Aug. 4—President Barack Obama on Thursday will sign provider-backed legislation to expand treatment options for veterans, according to an administration spokesman.
The $16.3 billion bill aims to increase veterans’ access to healthcare services following the discovery that Department of Veterans Affairs (VA) facilities used a variety of misleading methods to give the false impression that veterans had shorter wait times for care.
The bill includes $10 billion to provide access to care at non-VA providers when delays hamper veterans’ care. Veterans who live more than 40 miles from a VA facility or who have to wait more than 30 days for a medical appointment can seek outside care.
The funding for non-VA-provided care is meant to be temporary and would end when funds are exhausted or three years after enactment, whichever occurs first.
The legislation drew the support of provider advocacy groups, including the American Hospital Association (AHA) and the American Medical Association, for the provisions easing access to care.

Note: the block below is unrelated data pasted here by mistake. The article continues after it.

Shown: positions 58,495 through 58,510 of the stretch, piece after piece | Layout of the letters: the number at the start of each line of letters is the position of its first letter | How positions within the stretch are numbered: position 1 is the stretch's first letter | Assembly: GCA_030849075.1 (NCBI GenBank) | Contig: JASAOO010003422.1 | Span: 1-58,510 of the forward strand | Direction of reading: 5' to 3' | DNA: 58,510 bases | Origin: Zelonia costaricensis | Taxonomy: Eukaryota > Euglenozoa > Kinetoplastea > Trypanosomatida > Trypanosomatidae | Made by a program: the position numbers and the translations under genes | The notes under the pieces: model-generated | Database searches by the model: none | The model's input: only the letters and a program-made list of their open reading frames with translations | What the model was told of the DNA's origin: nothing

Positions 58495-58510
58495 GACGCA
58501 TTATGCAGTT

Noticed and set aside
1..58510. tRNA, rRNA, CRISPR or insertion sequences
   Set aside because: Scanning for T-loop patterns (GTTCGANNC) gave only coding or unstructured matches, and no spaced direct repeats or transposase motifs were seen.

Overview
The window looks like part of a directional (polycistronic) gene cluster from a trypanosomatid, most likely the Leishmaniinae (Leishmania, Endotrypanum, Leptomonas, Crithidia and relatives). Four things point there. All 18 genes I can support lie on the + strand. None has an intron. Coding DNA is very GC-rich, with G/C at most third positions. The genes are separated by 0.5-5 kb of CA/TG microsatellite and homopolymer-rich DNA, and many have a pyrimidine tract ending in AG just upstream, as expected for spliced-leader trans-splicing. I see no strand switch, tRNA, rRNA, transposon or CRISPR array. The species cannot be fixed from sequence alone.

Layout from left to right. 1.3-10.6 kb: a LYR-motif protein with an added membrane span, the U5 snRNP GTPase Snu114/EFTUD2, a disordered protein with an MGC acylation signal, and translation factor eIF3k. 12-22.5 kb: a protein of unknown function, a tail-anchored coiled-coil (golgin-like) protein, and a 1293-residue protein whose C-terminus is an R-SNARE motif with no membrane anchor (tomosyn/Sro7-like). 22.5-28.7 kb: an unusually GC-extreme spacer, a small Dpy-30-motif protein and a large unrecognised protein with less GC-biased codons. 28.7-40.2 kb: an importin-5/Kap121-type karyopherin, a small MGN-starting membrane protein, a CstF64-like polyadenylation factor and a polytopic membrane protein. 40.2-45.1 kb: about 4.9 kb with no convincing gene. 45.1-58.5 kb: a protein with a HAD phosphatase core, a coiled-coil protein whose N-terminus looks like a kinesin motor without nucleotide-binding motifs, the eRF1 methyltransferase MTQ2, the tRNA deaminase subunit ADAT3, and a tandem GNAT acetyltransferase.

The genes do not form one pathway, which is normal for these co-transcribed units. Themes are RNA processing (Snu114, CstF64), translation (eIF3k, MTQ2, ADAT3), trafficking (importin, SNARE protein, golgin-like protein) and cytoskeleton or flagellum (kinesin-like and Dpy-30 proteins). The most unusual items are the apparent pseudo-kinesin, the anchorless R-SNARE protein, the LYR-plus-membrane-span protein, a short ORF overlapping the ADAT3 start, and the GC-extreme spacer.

For instance, the AHA praised the inclusion of language allowing hospitals to contract directly with their local VA facilities rather than having to go through a managed care contractor. Many hospitals have “ongoing and cooperative relationships with their local VA facilities, which can be built upon to enable veterans to readily secure needed care,” according to an AHA letter to members of Congress who led the bill’s passage.
Provider Provisions Included
The bill requires negotiated payment rates—up to Medicare rates—for non-VA providers, as well as implementation of prompt-payment systems by non-VA providers.
The bill also exempts non-VA providers from federal contractor or subcontractor obligations during its duration.
The measure provides $5 billion for the VA to recruit more physicians, nurses, and other healthcare staff to care for the surging number of veterans who have returned from the wars in Iraq and Afghanistan.
The legislation came in response to a widening scandal involving delays in care at many VA facilities that have been linked to veterans’ deaths. For instance, a VA auditor’s report released in July found 110 VA facilities maintained secret waiting lists in an effort to hide the lengths of care delays at their facilities.
Publication Date: Monday, August 04, 2014